New Jersey's Statute of Limitations

Posted By Brandon J. Broderick, Attorney at Law

7 Aug. 2017

When you buy a new vehicle, it comes with a warranty. In order for the manufacturer to honor their warranty, you must take your vehicle in to the dealership to get all of its scheduled oil changes and maintenance. After the warranty expires, if something originally covered in the warranty were to wear out or breakdown, you’d be out of luck. In other words, you can’t ask the manufacturer to repair or replace your vehicle after the warranty is no longer good.

When you purchase an appliance, an expensive vacuum, a computer, or something else of value, it might come with a manufacturer’s warranty. You know the routine: once the warranty expires there’s nothing the manufacturer will do to help if their product fails.

If you, or someone you love was recently injured in a collision, in a slip and fall accident, because of a dog bite or medical malpractice, or in another type of accident, it’s important that you know that there is a time limit for filing personal injury claims in New Jersey, as is the case in all states.

When it comes to filing lawsuits, each state has established a “statute of limitations,” which refers to the time limit for filing a lawsuit. The statute of limitations varies depending on the type of case.

In New Jersey, the deadline (statute of limitations) for filing a personal injury claim is two years from the date of injury. If you, or someone you love was injured because of another’s negligence, it’s critical that you abide by these rules, otherwise, you lose your right to file a claim permanently.

If you are injured, for example, if your neighbor’s dog bit your face and you wound up needing not one, but three surgeries, and you suffered permanent disfigurement to your face and eye, you cannot let more than two years pass, and then file a claim and expect compensation.

If you tried to file a claim for the dog bite more than two years from the date of the attack, unfortunately, the court would reject your claim. Even if you could prove that you had already spent $30,000 on your surgeries, it would not make a difference to the court because the deadline for filing a claim had expired.

You can find more information about New Jersey’s statute of limitations in personal injury cases in New Jersey Code Section 2A:14-2.

New Jersey’s Strict Liability for Dog Bite Claims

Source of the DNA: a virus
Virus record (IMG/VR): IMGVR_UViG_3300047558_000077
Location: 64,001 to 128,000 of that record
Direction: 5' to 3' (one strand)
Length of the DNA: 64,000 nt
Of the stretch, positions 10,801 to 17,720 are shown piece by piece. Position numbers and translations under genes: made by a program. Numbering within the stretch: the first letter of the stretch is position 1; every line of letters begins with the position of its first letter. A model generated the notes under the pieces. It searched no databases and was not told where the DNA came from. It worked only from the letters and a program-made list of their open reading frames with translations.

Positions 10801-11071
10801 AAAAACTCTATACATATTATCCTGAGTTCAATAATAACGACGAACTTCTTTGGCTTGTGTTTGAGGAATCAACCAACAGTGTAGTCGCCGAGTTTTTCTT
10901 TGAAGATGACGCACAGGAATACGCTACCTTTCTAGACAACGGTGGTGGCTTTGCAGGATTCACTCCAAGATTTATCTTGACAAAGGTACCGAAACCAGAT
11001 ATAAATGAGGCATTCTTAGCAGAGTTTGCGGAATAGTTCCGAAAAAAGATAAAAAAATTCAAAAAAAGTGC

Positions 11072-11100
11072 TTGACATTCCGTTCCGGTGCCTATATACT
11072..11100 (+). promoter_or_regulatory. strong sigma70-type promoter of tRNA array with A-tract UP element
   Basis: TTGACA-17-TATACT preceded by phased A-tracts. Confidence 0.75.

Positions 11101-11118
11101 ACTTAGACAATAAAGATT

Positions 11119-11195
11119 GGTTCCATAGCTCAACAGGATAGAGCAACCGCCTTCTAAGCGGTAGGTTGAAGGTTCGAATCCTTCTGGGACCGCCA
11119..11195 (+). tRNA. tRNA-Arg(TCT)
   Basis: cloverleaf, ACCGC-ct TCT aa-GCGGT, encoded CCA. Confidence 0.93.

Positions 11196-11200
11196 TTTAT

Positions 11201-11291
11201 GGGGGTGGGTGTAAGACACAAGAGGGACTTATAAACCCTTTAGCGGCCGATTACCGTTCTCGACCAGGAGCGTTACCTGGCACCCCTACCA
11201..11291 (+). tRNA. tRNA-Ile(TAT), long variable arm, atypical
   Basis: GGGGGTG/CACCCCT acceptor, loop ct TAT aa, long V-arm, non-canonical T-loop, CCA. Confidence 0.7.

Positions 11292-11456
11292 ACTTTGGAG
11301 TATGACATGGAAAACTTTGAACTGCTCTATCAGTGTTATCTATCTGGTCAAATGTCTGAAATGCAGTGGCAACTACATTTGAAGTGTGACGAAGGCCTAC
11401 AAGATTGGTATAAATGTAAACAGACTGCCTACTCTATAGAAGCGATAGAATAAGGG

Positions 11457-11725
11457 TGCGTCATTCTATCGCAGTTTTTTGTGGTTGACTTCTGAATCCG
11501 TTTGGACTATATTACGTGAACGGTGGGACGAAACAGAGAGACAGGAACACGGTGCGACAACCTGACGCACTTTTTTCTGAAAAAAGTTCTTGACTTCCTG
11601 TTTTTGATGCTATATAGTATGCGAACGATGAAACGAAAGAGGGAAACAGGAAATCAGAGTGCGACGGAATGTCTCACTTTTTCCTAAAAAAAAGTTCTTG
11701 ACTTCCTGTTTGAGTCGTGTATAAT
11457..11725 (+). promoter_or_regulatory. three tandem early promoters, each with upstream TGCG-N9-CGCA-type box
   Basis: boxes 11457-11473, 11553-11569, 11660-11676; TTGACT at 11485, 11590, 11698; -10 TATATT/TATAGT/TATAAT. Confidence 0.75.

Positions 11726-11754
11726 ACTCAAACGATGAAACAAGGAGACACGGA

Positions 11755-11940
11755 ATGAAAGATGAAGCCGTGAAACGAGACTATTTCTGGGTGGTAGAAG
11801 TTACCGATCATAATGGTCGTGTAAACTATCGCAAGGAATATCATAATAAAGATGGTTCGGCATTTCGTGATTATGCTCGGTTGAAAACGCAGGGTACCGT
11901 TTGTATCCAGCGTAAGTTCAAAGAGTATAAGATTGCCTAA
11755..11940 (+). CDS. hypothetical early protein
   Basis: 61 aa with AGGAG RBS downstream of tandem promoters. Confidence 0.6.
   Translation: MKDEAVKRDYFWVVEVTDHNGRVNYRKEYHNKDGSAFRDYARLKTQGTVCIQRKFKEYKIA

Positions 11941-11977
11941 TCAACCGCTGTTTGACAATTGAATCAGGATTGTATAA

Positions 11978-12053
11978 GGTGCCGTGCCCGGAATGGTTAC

Since we are on the topic of dog bite cases in New Jersey, we did want to mention that New Jersey imposes “strict liability” in dog bite cases. In some states, dog owners are protected to some degree if their dog bites someone for the first time, specifically if they did know that their dog was capable of biting someone. This is commonly known as the “one bite rule,” however, New Jersey does not follow this rule.

Under N.J.S.A. 4:19-16, dog owners are strictly liable for any injuries they cause, regardless of the dog’s previous good behavior. In effect, a dog owner is liable for any injuries their dog causes, even if the dog owner had no idea that their dog could be vicious or harm someone else.

Filing a Personal Injury Claim Against the Government

Let’s say your injury was the result of an employee or agency of the New Jersey government. In this case, there is a different set of rules for these types of claims – there are more rules.

It’s important that you know that if you plan on filing a claim against a government body (the state) in New Jersey, the rules are different. Instead of having two years to file a claim, you have just 90 days from the date of the injury to file a claim with the state government.

After the claim is filed, the plaintiff has to wait six months before they can file a lawsuit, unless the government reached out to settle the claim. The lawsuit however, must be filed within two years of the date of injury no matter what.

Looking for a New Jersey personal injury attorney to help you file a claim? Contact Brandon J. Broderick, Attorney at Law for a free case evaluation!

Blog Home